Is there such a thing as perfect skincare ingredients?
Brands come out with products lines that are meant to work seamlessly together, and for good reason: since skincare isn’t a one size fits all, what works for others if they combine different brands and formulations might not work for you.
Into The Gloss spoke with Dr. Debra Jaliman, board-certified dermatologist and assistant professor of Dermatology at the Icahn School of Medicine at Mount Sinai, and Dr. David Lortscher, another board-certified dermatologist who’s also the CEO and founder of Curology to set you straight on the ingredients that you might wanna think twice about before playing chemist and smothering it on.
Retinol isn’t exactly an exfoliant, but it does encourage cell turnover, which means it can peel you out too much.
ITG notes that mixing retinol with other exfoliants can cause extra dryness and damage the skin’s protective barrier. Remember: Acids + Retinol: no.
Try protecting with an extra layer of SPF. It’s doubly helpful because even on days when you don’t use retinol, your skin is still going to be extra sensitive to light.
“Retin-A helps replace older skin with fresh, new skin, which is more prone to sunburn,” says Dr. Jaliman.
These are the families where oft-used terminology in your fave beauty products like glycolic, lactic, and salicylic acids belong. As mentioned above, retinol can be too much when paired with acids, but beware of layering AHAs and BHAs with Vitamin C, too. It’s still an acid even with the ‘vitamin’ rebrand, so try using your vitamin C once every couple weeks instead of your acid to help with skin tone and hyperpigmentation.
But when you’re exfoliating chemically, remember to pump up the hydration! Add in a mild serum, like a hyaluronic acid or aloe, to replenish after you peel.
Often touted as acne’s worst enemy, benzoyl peroxide works by killing the bacteria that causes acne, making ideal as a spot-treatment for whiteheads.
But a note from the experts:
“Benzoyl peroxide oxidizes Retin-A, and can be irritating to the skin if applied together,” says Dr. Jaliman. Dr. Lortscher adds, “Topical dapsone [like Aczone], when layered with benzoyl peroxide, will turn skin a temporary yellow-orange color, so it’s best to avoid.”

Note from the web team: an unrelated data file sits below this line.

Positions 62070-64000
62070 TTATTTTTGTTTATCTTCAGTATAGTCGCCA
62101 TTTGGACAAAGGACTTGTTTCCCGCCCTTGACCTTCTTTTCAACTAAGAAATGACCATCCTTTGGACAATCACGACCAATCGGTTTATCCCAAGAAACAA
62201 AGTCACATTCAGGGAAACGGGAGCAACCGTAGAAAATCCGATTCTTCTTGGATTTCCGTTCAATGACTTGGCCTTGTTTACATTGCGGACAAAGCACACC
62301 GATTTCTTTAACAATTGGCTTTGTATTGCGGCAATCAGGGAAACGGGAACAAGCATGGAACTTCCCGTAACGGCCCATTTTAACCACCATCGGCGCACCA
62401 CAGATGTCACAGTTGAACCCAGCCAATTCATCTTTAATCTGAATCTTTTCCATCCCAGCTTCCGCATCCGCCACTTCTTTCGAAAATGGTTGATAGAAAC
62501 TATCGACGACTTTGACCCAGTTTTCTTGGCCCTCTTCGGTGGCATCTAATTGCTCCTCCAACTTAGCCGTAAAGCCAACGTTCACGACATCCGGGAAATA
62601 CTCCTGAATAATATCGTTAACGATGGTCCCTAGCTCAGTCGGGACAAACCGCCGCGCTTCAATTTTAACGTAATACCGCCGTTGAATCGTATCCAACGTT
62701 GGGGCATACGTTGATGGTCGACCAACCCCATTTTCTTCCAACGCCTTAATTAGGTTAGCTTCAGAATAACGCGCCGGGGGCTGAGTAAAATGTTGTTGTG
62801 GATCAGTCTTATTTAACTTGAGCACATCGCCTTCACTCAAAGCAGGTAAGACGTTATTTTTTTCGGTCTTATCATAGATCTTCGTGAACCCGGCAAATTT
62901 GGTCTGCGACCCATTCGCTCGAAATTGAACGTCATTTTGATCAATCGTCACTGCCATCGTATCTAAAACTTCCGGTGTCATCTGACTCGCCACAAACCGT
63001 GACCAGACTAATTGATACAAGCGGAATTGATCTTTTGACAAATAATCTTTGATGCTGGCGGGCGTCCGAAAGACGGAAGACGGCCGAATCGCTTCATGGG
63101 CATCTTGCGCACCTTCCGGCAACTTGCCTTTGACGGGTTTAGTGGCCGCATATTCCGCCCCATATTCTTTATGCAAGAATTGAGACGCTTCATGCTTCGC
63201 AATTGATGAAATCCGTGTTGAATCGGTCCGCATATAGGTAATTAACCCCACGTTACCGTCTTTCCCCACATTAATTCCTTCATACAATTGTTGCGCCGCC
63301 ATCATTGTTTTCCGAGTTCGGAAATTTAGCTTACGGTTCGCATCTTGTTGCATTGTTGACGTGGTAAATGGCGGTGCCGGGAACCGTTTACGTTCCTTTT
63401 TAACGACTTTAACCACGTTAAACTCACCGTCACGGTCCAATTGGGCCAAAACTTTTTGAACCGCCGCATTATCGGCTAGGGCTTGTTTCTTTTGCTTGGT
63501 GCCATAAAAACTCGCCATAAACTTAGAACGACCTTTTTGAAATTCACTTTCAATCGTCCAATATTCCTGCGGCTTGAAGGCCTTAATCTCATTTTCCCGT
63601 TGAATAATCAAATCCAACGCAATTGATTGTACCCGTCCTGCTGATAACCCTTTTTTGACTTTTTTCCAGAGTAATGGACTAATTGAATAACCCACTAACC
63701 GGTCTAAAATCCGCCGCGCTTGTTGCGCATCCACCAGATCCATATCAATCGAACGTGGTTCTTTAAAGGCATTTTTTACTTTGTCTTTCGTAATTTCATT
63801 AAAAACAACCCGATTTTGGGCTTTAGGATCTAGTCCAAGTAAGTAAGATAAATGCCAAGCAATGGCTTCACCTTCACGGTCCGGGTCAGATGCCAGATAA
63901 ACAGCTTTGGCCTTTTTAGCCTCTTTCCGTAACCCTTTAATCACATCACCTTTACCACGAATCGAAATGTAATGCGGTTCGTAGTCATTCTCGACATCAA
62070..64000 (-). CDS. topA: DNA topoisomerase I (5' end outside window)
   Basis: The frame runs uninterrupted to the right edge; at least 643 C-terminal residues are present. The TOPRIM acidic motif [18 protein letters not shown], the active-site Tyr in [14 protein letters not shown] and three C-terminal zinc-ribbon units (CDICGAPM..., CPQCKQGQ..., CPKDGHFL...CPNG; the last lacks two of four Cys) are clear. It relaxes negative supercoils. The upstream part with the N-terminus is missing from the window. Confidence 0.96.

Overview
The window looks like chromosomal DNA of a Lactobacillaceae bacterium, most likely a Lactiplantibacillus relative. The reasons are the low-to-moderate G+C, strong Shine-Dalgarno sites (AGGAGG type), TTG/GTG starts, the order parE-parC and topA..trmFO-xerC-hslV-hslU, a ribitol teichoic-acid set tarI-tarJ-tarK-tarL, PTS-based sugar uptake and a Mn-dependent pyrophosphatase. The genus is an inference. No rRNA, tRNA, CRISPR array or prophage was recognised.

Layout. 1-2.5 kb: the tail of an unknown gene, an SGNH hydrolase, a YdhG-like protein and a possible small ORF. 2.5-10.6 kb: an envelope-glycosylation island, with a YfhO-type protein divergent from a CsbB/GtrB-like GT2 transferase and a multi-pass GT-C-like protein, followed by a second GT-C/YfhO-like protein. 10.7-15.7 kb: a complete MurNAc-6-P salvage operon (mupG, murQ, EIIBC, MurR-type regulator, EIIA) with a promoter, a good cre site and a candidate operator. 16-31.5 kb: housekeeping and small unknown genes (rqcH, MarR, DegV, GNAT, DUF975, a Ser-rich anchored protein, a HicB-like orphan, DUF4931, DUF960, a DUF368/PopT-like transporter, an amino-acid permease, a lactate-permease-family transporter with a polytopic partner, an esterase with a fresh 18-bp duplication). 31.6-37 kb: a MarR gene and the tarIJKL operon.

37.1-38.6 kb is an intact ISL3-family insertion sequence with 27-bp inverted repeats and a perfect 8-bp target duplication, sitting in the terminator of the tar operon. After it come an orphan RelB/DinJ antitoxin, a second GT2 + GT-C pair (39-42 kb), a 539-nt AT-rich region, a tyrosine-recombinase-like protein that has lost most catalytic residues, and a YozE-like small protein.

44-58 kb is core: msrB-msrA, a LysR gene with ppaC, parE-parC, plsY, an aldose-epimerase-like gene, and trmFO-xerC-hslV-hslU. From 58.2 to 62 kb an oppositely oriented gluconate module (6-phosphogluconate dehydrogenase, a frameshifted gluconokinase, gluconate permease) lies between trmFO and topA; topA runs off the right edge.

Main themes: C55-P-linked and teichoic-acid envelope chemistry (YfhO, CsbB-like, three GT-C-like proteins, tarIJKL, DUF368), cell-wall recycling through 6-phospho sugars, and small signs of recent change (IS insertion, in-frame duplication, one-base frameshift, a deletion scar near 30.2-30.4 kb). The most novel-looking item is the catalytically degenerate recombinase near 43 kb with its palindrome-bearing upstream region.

Since benzoyl peroxide is antibacterial, it will pair more nicely with the acne-fighting ingredients in your AHAs and BHAs.
ITG writes that if you’re already using Vitamin C as a serum, then you might want to look into your cleanser, because it might be hindering your serum’s attempts at making it work with your skin.
“Residue left over by cleansing oils creates a barrier preventing water-soluble vitamin C from penetrating the skin. So make sure to really wipe your face off.”
Dr. Lortscher says, “Don’t overthink the pH thing too much. Waiting 20 to 30 minutes between applications may be an excessive precaution.”
If you want to maximize the glow, exchange vitamin C for other ‘actives’ like your acids. For enhanced effectiveness, try using vitamin E and ferulic acid, both of which enhance the effects of other vitamins when used together.
Just because you mixed in your SPF 30 to your SPF 15 won’t mean you get SPF 45.
Try not to mix sunscreen-infused foundation with actual sunscreen either, as it can mess up the protection factor of either product and leave you exposed.
“ Sunscreen should be applied as your last skincare step and go on as one even layer,” writes ITG.
You can however, add an antioxidant serum under your sun protection.
“Layering an antioxidant serum—like vitamin C—and other skin treatments under your sunscreen allows the direct benefits of these ingredients to soak into your skin,” says Dr. Lortscher.
Science shows that vitamins C and E can have a positive effect towards correcting photodamage (aka what the sun UVA and UVB rays can do to your skin, eek!) when combined with sunscreen.
Which leaves us repeating one of skin care’s top mantras: Never leave home without putting on sunscreen.